I’m an independent person, I don’t need a great deal. I’ve got a very good family and they help. I’ve never asked for much. I don’t ask for much help. I don’t like to try to burden anyone else. (Male, injured by cattle, brain injury)
Traumatic thoughts post-injury: The farmers reportedly became more aware of their vulnerability and experienced vivid mental replays of the event. Particularly in the months immediately following the trauma, they would replay the events leading up to their injury in their minds. This was reported to contribute to the feelings of anxiety during their recovery. A number of farmers who experienced this anxiety reported that their fear gradually subsided over the following weeks and months.
I suppose its Post-Traumatic Stress Disorder to a certain extent, but occasionally, in the middle of the night, I’ll relive it all … it’s still up front and centre sometimes. (Male, quad bike, multiple fractures)
I had a mental replay of the whole incident, which went round my mind endlessly, every waking hour. And then that slowly became less, to where it would just become a snippet. (Male, fall from a horse, multiple fractures)
I struggled with anxiety whilst being out amongst people, particularly at shopping centres that were very busy, towards the start. Definitely, at the start, I just panicked. (Female, kicked by a horse, isolated head injury)
The importance of the support network and community: The majority of farmers referred to individuals in their immediate environment, including partners, family members, friends and other individuals who impacted their life (such as medical professionals and community members), as being crucial to their ability to psychologically recover from their injuries.
If I didn’t have family it may have been a different ballgame. It’s hard to say, isn’t it? But I know they did a lot … I don’t know how people survive without it really, without a friend or a family member. (Female, fall, multiple fractures)
I wanted to do things on the farm but I couldn’t do it. Without support from my wife I wouldn’t have been able to cope with it. (Male, injured by cattle, brain injury)
Various coping strategies were employed by the farmers to aid in their recovery. In particular, maintaining their connections to the outside world by meeting with friends for a coffee, or visiting the general practitioner for mental health consultations, were frequently reported.
And I think if people come or you make an appointment to go, or you make plans to meet somebody for a cup of tea or coffee or something. That helps. To talk to someone, I think. (Female, fall, brain injury)
The GP [helped], I was there every month, and he did a mental health check for me as well. (Male, injured by cattle, brain injury)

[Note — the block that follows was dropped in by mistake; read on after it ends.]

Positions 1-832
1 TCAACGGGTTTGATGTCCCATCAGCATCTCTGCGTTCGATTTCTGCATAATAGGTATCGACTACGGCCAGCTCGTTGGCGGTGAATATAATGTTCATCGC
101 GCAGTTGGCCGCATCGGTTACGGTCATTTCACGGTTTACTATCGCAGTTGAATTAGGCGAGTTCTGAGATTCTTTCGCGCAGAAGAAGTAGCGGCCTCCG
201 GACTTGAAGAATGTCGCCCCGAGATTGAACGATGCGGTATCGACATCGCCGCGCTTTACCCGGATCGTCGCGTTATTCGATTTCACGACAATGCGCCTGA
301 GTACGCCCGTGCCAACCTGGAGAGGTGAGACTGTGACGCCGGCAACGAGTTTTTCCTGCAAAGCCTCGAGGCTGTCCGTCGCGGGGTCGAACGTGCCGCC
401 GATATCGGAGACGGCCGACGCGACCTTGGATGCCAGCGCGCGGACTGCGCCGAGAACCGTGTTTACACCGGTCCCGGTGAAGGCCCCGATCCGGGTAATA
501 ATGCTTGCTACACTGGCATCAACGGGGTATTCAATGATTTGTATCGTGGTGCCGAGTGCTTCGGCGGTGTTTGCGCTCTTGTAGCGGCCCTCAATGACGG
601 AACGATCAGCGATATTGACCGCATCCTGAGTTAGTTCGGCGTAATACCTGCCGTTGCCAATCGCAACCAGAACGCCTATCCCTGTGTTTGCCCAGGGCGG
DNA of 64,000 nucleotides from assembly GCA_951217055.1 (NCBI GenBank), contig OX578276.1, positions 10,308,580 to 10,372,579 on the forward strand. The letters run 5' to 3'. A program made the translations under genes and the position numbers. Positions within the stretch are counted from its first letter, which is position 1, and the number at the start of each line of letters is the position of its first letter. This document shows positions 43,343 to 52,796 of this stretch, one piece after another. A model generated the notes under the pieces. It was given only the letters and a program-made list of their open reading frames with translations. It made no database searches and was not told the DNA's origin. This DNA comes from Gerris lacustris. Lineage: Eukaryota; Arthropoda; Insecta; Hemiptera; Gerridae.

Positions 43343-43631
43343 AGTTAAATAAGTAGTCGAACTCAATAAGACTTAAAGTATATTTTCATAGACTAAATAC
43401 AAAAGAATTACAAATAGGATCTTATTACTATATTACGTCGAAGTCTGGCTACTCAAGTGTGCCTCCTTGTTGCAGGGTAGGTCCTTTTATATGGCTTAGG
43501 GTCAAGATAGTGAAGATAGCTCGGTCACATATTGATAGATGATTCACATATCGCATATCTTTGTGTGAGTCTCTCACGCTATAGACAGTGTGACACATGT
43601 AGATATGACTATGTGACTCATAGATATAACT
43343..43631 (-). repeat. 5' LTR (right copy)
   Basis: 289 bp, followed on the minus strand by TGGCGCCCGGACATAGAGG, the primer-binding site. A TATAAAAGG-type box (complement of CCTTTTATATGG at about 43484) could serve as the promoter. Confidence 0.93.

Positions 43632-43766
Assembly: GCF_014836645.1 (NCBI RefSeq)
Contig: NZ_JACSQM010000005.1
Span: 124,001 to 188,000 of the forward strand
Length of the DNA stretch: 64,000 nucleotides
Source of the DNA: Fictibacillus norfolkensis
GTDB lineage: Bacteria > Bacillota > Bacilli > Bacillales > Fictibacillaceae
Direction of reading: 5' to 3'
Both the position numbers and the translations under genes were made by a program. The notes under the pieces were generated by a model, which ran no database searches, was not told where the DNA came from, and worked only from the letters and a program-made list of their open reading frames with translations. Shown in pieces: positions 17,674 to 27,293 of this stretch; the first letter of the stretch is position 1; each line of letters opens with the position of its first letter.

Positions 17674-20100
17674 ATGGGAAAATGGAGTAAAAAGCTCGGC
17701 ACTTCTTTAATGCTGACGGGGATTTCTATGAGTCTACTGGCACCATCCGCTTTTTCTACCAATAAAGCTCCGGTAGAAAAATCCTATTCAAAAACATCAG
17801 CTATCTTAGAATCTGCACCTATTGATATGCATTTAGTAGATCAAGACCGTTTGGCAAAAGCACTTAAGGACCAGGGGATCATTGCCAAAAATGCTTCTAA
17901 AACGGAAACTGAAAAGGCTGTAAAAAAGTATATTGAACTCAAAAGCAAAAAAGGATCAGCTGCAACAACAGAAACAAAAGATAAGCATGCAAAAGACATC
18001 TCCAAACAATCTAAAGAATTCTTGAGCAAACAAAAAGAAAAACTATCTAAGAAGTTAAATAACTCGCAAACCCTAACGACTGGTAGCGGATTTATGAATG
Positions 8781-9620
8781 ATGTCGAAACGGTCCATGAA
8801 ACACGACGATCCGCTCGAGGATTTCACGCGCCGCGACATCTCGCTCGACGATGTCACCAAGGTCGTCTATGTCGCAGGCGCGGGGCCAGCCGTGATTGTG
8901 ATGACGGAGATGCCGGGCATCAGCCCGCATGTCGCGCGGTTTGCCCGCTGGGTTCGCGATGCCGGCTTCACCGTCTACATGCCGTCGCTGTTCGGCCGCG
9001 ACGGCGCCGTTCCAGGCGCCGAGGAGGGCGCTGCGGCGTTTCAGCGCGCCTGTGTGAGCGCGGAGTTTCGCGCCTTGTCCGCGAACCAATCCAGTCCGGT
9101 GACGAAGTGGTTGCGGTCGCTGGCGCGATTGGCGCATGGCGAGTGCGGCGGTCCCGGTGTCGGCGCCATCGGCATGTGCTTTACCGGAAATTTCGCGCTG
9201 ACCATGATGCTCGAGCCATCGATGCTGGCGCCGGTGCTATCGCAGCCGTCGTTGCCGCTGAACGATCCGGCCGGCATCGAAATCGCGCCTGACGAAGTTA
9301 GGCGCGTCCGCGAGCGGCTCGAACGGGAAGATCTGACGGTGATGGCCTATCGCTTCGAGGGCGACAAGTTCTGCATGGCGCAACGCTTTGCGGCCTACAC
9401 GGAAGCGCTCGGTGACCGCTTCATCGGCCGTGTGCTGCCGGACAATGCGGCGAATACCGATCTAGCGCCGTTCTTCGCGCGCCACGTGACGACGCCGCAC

Some farmers felt the injury had more of a psychological impact on their partner than it did on them. Often farmers could not remember the immediate aftermath of the injury, but the witnesses who were either present or found the injured farmer were left traumatised by the event. There were situations where the farmers had to cease the activity in which they were injured, not because of their own anxiety, but due to the anxiety of their partner. In some cases, the traumatised family member required counselling.
It’s had an effect on other people, it’s not so much me. It stopped me doing stuff I want to do because I’m not allowed to [by family] … it’s had an effect on a lot of other people. (Male, firearm incident, chest and abdominal injuries)
She’ll [wife] just keep reflecting on it. She’ll keep saying how lucky I was and it was the worst day of her life. (Male, firearm incident, chest and abdominal injuries)
Through the whole process it was pretty tough on her [wife] because she had to do a lot of running around, and a lot of not knowing what’s going on. It’s often easier for the patient. (Male, injured by cattle, spinal cord injury)
It’s affected my wife more than me, quite a bit more. We did get her to go for a bit of counseling for post-traumatic stress. (Male, injured by a horse, multiple fractures)
For many farmers, the traumatic circumstances and ongoing impact of their injury are life-changing. The findings of this study highlight both a reluctance to lose their independence, as well as the importance of psychological resilience and support networks on their recovery.
Individual volition and personal values were found to have contributed significantly to a farmer’s ability to recover from their injury. In particular, a number of farmers commented that their situation could have been worse and they were grateful to be alive. However, despite many farmers believing in the effectiveness and importance of maintaining a pragmatic outlook post-injury, previous research has identified farmers as being reluctant to speak about any psychological distress due to stigma and concern of being labelled as a ‘whinger’12. Farmers are known for their stoic nature; however, this characteristic could potentially have an adverse impact on their psychological health in the long term23. Programs and services aimed at improving the long-term mental health of farmers are paramount in rural communities, and such services must be tailored to meet the needs of this particular population group (ie be farmer-friendly). In rural communities there are many opportunities to contribute to the health and wellbeing of farmers and these opportunities exist not just in the health and medical domain. As Brumby11 highlighted, the health and wellbeing of farmers and their families rely on a broad group of people and institutions who play a role in rural communities, including educators, agribusinesses, vets, government departments, fire services, trusted advisors, and health and medical practitioners. All of these people interact with farmers and their families. Current services available to Australian farmers include community-based programs such as Look over the Farm Gate, which aims to increase mental health awareness, build community resilience and encourage local action by farmers looking out for each other24. The present study highlights the need for additional targeted psychological support services to be made available, particularly focusing on injured farmers, noting that the context for engagement of farmers is vital to encourage participation. A peer-to-peer support method could also be helpful to engage reluctant farmers.